• Sales impact: While MAP policies protect your brand’s image, they can also impact your sales. If advertised prices are higher, it might discourage customers looking for a deal from buying your products. This can potentially decrease your sales and market share unless you adopt other strategies, like providing more value to justify the higher prices.
  • Legal and compliance issues: Navigating the legal side of MAP policies can be tricky. You have to ensure your policy doesn’t break any laws, especially antitrust laws that prevent unfair market competition. This often means paying for legal advice to stay on the right side of the law.

Steps to creating a minimum advertised pricing policy

With careful planning and consideration, it’s possible to create a MAP pricing policy that works for your brand. The key is to follow a step-by-step approach that covers all your bases. Here’s how to move through this process with ease.

Step #1: Conduct thorough legal and market research

Creating effective MAP pricing policies begins with a focus on 2 areas: legal and market research. Here’s what you need to do.

On the legal side, talk with an attorney to clearly understand the rules for pricing within your industry. This includes federal antitrust laws that apply nationwide and state-level antitrust laws that differ by state. For example, in California, there’s the Cartwright Act, a state law that adds extra rules about pricing and competition.

As for marketing, study how your competitors handle pricing. Look into competitive pricing trends, consumer behavior, and the overall market. Take note of competitors with their own MAP policies in place. This research will help you lay a solid foundation for crafting a successful approach that suits your brand’s needs.

Step #2: Define some clear goals and a broad scope for your MAP policy

After your initial research, the next step is to decide what you want your pricing policy to do and what products it will cover. Start by thinking about what’s important for your brand, then shape your MAP policy accordingly.  

Do you want to make sure that all stores sell your products at a similar price? Your policy might focus on close price monitoring and enforcing uniform pricing.

Or maybe your main goal is to keep your brand’s image strong by not letting stores sell your products too cheaply. In that case, you may want to create guidelines on advertising your product’s value to justify its strict advertised pricing rules.  

Once you know your goals, decide which products the policy will apply to. You might include all your products or just a few special ones. Also, think about where this policy will apply. Will it be the same for products sold both online and at physical locations?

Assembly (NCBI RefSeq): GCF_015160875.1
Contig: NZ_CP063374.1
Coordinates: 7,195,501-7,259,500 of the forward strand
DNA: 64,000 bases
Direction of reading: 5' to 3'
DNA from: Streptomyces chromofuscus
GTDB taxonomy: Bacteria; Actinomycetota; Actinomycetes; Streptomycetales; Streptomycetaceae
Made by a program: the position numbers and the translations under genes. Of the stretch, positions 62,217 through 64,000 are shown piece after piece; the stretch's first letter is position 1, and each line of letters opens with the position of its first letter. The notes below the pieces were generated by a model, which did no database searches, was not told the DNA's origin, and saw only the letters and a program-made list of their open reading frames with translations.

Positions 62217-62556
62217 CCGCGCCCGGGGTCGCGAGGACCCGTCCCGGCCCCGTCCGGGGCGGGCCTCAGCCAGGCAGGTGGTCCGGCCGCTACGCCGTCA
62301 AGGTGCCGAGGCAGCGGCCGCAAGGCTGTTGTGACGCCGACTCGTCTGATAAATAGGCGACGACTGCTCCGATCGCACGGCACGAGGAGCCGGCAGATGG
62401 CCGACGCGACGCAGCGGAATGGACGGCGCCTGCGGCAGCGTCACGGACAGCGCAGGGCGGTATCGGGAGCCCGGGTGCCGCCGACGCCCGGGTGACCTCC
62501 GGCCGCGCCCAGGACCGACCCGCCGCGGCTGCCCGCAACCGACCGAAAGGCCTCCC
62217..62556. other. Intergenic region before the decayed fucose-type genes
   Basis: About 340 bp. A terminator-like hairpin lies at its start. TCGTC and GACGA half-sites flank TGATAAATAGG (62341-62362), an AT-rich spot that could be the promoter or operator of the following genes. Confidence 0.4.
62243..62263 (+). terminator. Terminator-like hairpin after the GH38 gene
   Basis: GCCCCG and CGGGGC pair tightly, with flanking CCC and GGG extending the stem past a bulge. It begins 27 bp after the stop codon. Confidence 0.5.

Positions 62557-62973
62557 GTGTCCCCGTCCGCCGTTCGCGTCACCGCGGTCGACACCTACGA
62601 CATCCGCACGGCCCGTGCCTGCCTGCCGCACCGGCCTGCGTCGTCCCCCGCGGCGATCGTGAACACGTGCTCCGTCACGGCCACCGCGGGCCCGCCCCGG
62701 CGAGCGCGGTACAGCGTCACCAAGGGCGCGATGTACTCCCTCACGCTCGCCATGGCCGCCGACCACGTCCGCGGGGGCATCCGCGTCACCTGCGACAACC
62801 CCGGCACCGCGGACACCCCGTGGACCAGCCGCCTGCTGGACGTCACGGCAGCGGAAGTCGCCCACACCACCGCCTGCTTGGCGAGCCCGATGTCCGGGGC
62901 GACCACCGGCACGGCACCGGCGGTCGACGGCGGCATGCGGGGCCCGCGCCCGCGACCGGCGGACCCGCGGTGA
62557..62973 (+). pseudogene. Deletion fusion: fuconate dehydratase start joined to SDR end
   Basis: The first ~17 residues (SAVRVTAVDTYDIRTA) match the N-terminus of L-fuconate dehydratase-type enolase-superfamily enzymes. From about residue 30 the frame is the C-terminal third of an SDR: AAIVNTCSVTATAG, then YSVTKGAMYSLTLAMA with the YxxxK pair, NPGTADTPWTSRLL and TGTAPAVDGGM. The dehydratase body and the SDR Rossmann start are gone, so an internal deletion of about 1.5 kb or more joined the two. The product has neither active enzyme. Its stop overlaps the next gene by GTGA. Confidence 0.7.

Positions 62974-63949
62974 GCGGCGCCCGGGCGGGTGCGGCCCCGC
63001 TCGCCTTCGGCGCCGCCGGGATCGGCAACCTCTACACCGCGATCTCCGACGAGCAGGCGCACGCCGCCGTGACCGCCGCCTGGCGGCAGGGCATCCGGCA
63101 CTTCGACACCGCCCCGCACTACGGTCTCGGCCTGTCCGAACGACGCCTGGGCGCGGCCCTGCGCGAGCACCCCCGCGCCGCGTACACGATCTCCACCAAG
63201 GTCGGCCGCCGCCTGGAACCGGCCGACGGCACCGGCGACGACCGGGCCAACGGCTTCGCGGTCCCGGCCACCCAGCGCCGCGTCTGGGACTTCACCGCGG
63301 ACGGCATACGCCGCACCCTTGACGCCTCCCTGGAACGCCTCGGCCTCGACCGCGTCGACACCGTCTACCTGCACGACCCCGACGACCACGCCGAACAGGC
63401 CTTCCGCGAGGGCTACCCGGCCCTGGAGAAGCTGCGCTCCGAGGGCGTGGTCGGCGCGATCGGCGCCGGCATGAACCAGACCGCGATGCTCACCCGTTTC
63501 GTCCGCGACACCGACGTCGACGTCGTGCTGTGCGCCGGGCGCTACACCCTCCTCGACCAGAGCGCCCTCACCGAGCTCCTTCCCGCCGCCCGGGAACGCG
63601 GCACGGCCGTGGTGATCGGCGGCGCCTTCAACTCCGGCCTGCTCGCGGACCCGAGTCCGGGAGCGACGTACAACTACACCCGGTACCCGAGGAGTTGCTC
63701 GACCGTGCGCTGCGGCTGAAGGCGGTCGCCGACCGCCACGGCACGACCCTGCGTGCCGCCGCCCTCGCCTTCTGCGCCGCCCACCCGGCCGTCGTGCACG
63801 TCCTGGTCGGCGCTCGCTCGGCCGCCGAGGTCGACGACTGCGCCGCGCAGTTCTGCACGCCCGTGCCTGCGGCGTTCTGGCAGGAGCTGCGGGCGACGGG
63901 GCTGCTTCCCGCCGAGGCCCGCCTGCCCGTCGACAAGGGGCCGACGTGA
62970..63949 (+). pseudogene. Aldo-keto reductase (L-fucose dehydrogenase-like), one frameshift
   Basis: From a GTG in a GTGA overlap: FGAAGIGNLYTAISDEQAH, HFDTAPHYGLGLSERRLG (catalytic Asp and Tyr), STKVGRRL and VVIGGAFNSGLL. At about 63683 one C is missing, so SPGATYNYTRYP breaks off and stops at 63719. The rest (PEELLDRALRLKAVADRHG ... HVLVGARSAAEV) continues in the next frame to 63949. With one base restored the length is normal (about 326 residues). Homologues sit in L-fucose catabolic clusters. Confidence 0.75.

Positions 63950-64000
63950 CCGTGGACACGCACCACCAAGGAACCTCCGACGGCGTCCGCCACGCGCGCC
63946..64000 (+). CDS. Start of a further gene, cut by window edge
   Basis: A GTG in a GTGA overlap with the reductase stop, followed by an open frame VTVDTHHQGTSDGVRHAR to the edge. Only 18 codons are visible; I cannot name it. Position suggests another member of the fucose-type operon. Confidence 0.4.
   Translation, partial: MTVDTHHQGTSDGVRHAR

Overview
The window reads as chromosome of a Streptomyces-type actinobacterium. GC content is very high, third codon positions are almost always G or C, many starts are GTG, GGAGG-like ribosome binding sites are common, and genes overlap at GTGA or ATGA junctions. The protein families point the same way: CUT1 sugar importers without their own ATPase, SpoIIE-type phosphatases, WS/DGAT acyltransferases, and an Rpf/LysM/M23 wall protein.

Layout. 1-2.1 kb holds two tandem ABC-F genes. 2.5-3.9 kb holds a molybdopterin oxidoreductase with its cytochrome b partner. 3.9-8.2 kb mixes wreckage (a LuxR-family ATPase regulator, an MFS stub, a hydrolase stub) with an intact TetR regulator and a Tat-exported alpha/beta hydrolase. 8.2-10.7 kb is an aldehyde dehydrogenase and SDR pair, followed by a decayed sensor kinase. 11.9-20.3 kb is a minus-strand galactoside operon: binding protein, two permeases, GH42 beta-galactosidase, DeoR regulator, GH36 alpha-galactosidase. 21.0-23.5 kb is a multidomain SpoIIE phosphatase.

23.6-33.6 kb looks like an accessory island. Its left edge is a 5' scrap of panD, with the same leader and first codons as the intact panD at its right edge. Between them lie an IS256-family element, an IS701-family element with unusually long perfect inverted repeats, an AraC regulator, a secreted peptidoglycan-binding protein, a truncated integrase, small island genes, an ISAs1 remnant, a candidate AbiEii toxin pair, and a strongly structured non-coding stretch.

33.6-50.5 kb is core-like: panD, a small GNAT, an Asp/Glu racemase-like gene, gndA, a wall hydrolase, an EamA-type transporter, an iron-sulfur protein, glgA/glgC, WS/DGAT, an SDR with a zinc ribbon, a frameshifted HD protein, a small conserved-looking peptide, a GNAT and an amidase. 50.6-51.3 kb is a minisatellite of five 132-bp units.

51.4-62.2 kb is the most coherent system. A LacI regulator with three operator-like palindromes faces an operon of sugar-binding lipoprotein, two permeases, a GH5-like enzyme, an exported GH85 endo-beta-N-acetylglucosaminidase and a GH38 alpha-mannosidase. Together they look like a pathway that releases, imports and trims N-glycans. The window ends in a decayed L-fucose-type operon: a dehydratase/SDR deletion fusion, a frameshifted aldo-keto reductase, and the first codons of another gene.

Step #3: Carefully set and justify your minimum advertised prices

Now, it’s time to decide the lowest price retailers can advertise for your products. The prices should be reasonable and make sense to your customers. They shouldn’t be too high that customers feel it’s unfair, but also not so low that it hurts the value of your brand.

How is MAP pricing calculated? Set the prices by considering various factors such as the cost of making and selling your products, competitor pricing, or market trends.

You also need to explain why you chose these prices. Giving a good reason for your prices helps stores understand your policy and makes it easier for them to follow it.

Step #4: Define penalties for noncompliance with your MAP pricing policy

You must establish clear consequences for retailers that violate your MAP policy. This ensures retailers understand that there are penalties if they don’t stick to the agreed-upon advertised prices.

When defining these penalties, consider a balanced approach. You want to be firm enough to protect your brand but not so harsh that it harms your business relationships.

Begin with a warning system. A simple reminder about the policy might be enough for a first-time offense. Stronger actions might be necessary if the same retailer keeps breaking the rules.

Possible penalties could include:

  • Temporary suspension from selling your products
  • Permanent removal from your list of authorized sellers
  • Financial penalties, if legally allowed in your region

With the proper penalties, you can rest assured that your MAP policy will be taken seriously. Retailers will know what to expect if they don’t comply, preventing misunderstandings and encouraging them to follow your rules. 

Step #5: Draft a detailed MAP policy document with help from a lawyer

Once you have all the details, write down your MAP pricing policy in a formal document. This is where you clearly state all the rules about your pricing.  

It’s a good idea to work with your lawyer on this. A lawyer can help ensure that your policy follows all the legal rules and is clear and fair.

In your policy document, include all the key details, like your minimum advertised price limits, the reasons behind these prices, and how you want your products advertised. Also, describe what will happen if a store doesn’t follow your policy.

Step #6: Develop a robust MAP monitoring and enforcement strategy 

The final step in establishing your MAP pricing policy is creating a strong monitoring and enforcing plan. To begin, decide how you will monitor retail prices, whether it be manual website checks or using specialized price tracking software.

For pricing enforcement, establish a clear process for what happens upon detecting MAP violations. Align the process with the penalties defined in your policy. For example, you might first send a warning, giving the offending party time to correct the issue. If the problem continues, work through the additional penalties in your contract. 

At the end of each year, review and update your brand’s MAP policy as needed to protect your brand. Communicate the changes to your retailers while sharing how the policy helps your brand and their business.

Embrace MAP pricing for increased sales and customer loyalty

In conclusion, MAP policies ensure the price of your products stays the same across different online and brick-and-mortar stores. It’s how to keep your brand’s value high in customers’ eyes and preserve your bottom line. So, unless you want to leave your branding and profits to chance, a MAP pricing strategy is the way to go. Take the leap today and watch your brand thrive with consistent pricing and a loyal customer following.

Share This Article